WHEN Goran Pandev came off the bench against Turkey back in 2001 to make his debut for the national team, not even his most fanciful daydreams would have featured the striker leading his country out at the finals of a major tournament. But two decades on from picking up the first of 119 caps for North Macedonia, it is the 120th that the 37-year-old will cherish forever.

This is a man who has done it all at club level – the centre-forward was a part of Jose Mourinho’s treble-winning Inter Milan side of 2010 – and one who, at times, has single-handedly dragged his country through decades largely filled with disappointment and despondency armed with little more than his sublime natural talent and insatiable will to lead.

Now, though, that burden is starting to be lifted. New talents have emerged in the form of Leeds United winger Ezgjan Alioski, Levante playmaker Enis Bardhi, Napoli’s Elif Elmas and Mallorca centre-forward Aleksandar Trajkovski. Pandev is undoubtedly the leader and possesses an almost patriarchal role within the squad and it is only now, two decades into his international career, that the Genoa striker has enough quality within the ranks of the supporting cast to make history with his country.

This generation of players have done what no other North Macedonian side have by qualifying for the Euros, and they did so in much the same way as Scotland did. Just as Steve Clarke’s men ended a 23-year wait to reach a tournament by successfully negotiating the Nations League play-offs, so too did Igor Angelovski’s side when a Pandev winner saw off Georgia to book their place at this summer’s tournament.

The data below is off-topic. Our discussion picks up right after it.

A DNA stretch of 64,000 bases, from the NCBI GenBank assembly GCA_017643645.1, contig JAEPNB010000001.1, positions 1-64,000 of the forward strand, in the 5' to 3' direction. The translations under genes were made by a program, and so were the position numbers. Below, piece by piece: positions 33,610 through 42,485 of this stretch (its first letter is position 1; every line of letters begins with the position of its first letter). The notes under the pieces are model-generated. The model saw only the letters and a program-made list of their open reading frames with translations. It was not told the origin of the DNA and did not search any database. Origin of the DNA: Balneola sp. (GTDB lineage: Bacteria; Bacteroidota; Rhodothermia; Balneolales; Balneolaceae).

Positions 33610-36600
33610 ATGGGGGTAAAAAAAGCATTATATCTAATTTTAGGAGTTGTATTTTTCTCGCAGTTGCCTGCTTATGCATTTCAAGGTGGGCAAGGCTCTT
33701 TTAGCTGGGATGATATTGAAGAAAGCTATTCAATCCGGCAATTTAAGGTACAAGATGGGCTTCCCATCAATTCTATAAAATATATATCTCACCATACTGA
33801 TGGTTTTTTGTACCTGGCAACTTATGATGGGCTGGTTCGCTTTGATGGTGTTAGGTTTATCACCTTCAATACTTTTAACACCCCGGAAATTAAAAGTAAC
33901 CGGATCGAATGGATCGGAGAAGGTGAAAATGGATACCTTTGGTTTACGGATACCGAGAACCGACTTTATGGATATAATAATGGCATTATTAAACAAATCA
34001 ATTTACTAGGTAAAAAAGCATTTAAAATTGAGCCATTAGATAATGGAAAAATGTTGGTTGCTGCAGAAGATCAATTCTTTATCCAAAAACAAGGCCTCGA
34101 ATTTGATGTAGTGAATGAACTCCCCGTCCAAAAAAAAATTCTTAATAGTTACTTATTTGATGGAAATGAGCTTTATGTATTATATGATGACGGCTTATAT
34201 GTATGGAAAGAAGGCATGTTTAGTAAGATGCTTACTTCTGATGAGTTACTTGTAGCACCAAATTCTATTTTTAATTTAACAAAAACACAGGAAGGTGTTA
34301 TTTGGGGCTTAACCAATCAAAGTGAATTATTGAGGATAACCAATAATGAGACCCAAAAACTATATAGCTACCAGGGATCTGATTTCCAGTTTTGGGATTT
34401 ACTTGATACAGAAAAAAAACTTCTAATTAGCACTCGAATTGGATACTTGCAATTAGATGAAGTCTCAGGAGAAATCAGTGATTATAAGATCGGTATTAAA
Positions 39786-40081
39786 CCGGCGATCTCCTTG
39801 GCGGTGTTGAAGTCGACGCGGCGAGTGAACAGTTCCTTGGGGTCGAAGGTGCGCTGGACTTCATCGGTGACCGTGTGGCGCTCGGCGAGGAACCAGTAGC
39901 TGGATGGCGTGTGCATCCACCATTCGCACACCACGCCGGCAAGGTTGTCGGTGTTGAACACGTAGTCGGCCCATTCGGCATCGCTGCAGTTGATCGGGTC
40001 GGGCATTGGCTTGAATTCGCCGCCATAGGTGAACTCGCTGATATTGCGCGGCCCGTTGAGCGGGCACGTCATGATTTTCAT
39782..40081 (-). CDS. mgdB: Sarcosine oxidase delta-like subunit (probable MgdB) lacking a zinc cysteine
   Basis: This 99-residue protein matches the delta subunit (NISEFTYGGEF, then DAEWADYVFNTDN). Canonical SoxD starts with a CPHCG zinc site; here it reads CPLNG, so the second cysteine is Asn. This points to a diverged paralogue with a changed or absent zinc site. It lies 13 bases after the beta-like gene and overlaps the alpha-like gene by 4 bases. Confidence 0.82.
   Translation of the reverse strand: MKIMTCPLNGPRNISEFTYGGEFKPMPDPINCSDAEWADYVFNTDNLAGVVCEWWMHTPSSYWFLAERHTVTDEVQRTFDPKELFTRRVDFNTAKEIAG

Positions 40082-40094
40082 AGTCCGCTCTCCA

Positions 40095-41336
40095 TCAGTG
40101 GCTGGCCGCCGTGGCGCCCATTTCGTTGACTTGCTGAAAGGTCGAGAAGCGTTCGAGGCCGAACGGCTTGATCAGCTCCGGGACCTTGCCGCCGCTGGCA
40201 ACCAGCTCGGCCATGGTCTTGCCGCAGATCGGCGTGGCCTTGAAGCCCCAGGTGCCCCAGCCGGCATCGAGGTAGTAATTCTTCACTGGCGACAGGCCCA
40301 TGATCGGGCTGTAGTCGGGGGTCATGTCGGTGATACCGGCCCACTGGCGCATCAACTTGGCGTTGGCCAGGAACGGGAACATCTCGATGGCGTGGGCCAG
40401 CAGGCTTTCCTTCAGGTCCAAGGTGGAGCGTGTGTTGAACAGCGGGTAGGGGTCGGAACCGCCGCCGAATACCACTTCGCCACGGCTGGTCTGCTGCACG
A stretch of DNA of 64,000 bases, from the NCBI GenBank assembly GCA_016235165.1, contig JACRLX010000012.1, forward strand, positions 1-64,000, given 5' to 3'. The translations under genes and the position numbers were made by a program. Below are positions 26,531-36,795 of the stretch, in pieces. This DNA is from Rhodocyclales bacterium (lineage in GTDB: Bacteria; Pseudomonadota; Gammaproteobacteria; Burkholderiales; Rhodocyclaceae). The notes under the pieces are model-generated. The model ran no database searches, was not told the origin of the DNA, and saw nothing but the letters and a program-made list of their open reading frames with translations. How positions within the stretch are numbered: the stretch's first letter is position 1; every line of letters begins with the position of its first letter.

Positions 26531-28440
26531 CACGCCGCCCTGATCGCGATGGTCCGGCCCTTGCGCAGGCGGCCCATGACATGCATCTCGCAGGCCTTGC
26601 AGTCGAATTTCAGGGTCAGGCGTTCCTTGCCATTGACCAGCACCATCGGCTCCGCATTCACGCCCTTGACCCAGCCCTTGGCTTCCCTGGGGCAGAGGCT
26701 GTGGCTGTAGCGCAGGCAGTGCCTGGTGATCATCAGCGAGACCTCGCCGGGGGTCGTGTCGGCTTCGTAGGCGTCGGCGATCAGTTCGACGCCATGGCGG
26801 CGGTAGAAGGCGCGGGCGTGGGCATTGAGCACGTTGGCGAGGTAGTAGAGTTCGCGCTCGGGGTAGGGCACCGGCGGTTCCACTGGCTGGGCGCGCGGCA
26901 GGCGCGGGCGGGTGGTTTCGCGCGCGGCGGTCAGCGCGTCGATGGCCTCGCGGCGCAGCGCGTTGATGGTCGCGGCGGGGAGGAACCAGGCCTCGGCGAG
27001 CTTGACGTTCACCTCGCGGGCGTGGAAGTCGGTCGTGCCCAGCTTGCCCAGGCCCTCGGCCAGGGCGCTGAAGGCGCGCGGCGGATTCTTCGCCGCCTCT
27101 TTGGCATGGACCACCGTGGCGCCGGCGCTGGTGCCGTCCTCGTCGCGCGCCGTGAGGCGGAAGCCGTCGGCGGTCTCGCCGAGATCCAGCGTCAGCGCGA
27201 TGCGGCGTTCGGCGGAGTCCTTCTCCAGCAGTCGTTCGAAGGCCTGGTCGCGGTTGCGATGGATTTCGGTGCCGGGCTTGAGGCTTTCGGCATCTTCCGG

It was a just reward for a dedicated servant to the national team and it should have come as a shock to no one that with North Macedonia trailing in the first half after Marcel Sabitzer’s wonderful cross-field ball was stabbed home by Stefan Lainer, it was the veteran centre-forward they turned to to once again bail them out in their hour of need.

There was a little flashed warning early in the first half from Pandev as he linked up neatly with his team-mates down the right, twirling away from his marker and darting into the now vacant space, but it was not heeded.

With Austria seemingly in control and on the brink of doubling their advantage, an unfortunate lapse at the back wreaked havoc in their backline. The ball trundled towards Daniel Bachmann as Trajkovski went haring after it and although the goalkeeper won the foot race, his scuffed clearance fell kindly to the feet of Pandev to steer the ball home and restore parity after half an hour.

That strike sent belief coursing through the veins of his team. As time wore on it was North Macedonia who looked the more likely side to triumph, counter-attacking with pace and purpose and asking difficult questions of an Austrian defence that never truly convinced. But then, just as the momentum seemed to have shifted behind Pandev and Co, Michael Gregoritsch restored Austria’s advantage before Marko Arnautovic sealed the victory with a third in the 90th minute.

Alexander the Great, the titanic general of antiquity and North Macedonia’s most famous son, never lost a battle and while Pandev has suffered his fair share of defeats with North Macedonia over the years, this one will have felt different. Their very presence at the Euros was already a victory of sorts, and that they went toe-to-toe with and gave a talented Austrian side a run for their money will be an immense source of pride.

At the age of 33, Alexander wept as there were no worlds left to conquer. Pandev might have a few years on the national hero and was on the losing side of this battle in Bucharest, but his moment of magic – that thrilling instant when the day was his – was enough to leave neutrals all over the continent teary-eyed.